THE late Indian mystic guru Osho, born Chandra Mohan Jain, and also known as Acharya Rajneesh, once said ambition is the root of politics.
In fact, he said; "Mind is politics, because mind is ambitious and ambition is the root of politics. If you are ambitious you are political. Your ambition may take the form of religion, but the politics is there. Then you are competing with other saints".
Osho concluded that when there is ambition there is competition, and when there is competition you are not a friend to others. You are an enemy and others are your enemies.
The competitive mind lives in an inimical way, lives in hatred, lives in jealousy; its whole function is out of jealousy.
An outspoken philosopher and critic of socialism and institutionalised religions, Osho was a controversial figure who garnered an international following.
In a democracy, elections are central to the appointment of leaders and, often times, these elections are hotly contested, bringing in the aspect of competition.
The system of electing leadership entails that the leaders are the representatives of the electorate who will seek to champion the needs and aspirations of the people whom they represent.
Whether the elected respects their mandate has often been the bone of contention in Zimbabwe.
In the 2008 elections, one of the issues that threatened to torpedo the ZANU-PF camp was the imposition of candidates during primary elections.
This led to the "bhora musango" scenario in which those who lost out because of the imposition of candidates decided they will not campaign for the party, but instead, made sure the preferred candidates lost, much to the delight and benefit of the other political parties.
Often, such a scenario has also led to candidates going it alone and contesting on an independent ticket.
Here, Osho's views on competitive minds take hold. Rightly or wrongly, "bhora musango" was motivated by ambition, hatred, jealousy and competitiveness as Osho would have put it.
So, as the country lumbers towards elections sometime next year, President Robert Mugabe's party is faced with yet another conflagration over primary elections, specifically the imposition of candidates and vote buying.
Earlier in the year, District Coordinating Committees (DCCs) had to be completely disbanded amid similar allegations during district elections, with violence flaring up in Masvingo and Mutare.
The move courted controversy and criticism that the party was alienating itself from the grassroots. The DCCs were largely seen as an influential body come primary election time and in the matrix of succession politics in ZANU-PF.
Now, as a direct result of the DCCs' disbandment, the Politburo decided two weeks ago that all ZANU-PF bigwigs who sit in the powerful organ should go and campaign for the party at district level, a move that has given the senior officials a head start in campaigning for primary elections.
But more significantly, there are other maneuvers to protect the old guard, through policy regulations, from being ousted at primary elections expected after the annual conference to be held next month in Gweru.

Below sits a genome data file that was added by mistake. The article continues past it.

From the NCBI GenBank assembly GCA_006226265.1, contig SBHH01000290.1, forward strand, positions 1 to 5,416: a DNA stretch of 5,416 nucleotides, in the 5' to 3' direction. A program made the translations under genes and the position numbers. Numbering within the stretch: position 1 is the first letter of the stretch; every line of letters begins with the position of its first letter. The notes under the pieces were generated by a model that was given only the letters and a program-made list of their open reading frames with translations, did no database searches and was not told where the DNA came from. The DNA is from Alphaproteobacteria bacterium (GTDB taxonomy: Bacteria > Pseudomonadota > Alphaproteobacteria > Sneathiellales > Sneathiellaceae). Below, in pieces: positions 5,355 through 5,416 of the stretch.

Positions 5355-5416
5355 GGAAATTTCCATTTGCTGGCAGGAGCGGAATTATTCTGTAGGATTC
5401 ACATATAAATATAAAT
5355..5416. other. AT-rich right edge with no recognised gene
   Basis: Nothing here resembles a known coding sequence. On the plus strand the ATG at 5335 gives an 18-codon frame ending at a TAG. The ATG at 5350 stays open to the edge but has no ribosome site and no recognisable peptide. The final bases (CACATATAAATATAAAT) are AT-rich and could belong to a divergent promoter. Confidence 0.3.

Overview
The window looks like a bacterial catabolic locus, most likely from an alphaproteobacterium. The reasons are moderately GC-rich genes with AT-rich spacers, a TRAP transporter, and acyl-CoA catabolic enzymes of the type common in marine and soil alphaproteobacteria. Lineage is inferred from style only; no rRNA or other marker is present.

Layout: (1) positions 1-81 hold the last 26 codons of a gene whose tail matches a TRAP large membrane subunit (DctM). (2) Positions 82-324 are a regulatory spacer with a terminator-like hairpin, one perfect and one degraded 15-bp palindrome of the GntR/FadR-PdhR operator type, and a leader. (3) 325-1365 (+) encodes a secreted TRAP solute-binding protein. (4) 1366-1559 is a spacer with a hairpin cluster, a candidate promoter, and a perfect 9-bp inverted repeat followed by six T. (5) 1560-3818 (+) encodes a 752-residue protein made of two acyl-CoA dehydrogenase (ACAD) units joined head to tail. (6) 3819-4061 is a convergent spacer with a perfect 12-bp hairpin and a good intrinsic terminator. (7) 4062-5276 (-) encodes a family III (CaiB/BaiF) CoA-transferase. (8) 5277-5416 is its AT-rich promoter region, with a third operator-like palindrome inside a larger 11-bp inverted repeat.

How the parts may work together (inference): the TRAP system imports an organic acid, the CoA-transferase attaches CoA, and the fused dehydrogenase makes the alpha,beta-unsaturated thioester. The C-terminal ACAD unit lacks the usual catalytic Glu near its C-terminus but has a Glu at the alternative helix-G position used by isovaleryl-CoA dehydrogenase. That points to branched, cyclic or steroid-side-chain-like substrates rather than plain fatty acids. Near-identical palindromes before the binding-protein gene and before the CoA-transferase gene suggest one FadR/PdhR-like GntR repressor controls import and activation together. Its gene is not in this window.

Rugare Gumbo, who is the party's spokesperson, told the media two weeks ago that the party would hold inter-district meetings countrywide to be addressed by Politburo members and other senior officials as a way of revamping party structures throughout the country that would see the introduction of new party cards. Every Politburo member must be involved in mobilising supporters, he said
But on the conduct of primary elections, he said the issue of regulations has been deferred to "maybe just before the conference". But proposed regulations reported last week could put a cap on the number of years one is supposed to have served in the party to be allowed to contest in primaries and subsequently, general elections.
This has been seen as a move to safeguard the old guard who are reportedly facing intense pressure from some "young Turks".
Bulawayo based political commentator, Dumisani Nkomo, says ZANU-PF primary elections will definitely be characterised by fireworks.
"I see the securocrats playing a critical role here and taking advantage of the power vacuum created by the disbanding of DCCs .This is strategic for the old guard who enjoy support from the top echelons of the military. Some may want 'bhora musango' or push for their own seats and silently work with the former opposition in case it wins," said Nkomo.
Hopewell Masola WaDabu-dabu, a political commentator, said ZANU-PF primary elections would be manipulated to favour the old guard, after all, for most of them, this is their last chance to enjoy the trimmings that come with the office.
"In any institution run by the old guard you cannot say one of them (President Mugabe) will not face any in-house challenge and then expect the others who have offered him guided support to accept to be challenged by the so-called new Turks proverbially referred to as the Johnny come latelies," he said.
Masola said the old guard have cemented themselves into an indestructible entity such that there will be no way the young Turks would get a free ride to the primaries.
"The only young blood will get in through the grace of the old guard, a case of aristocracy."
Dewa Mavhinga of the Zimbabwe Democracy Institute said that going into the 2013 elections, ZANU-PF would be in a much better position than it was just before the 2008 elections.
"President Mugabe is a grandmaster political tactician who has learnt from the 2008 'bhora musango' scenario and will make sure it will not be repeated. That all ZANU-PF provinces have endorsed (President) Mugabe's candidature is an indicator that he will most likely be able to keep a tight lid over dissent and steer his old ship through primaries and 2013 elections," said Mavhinga.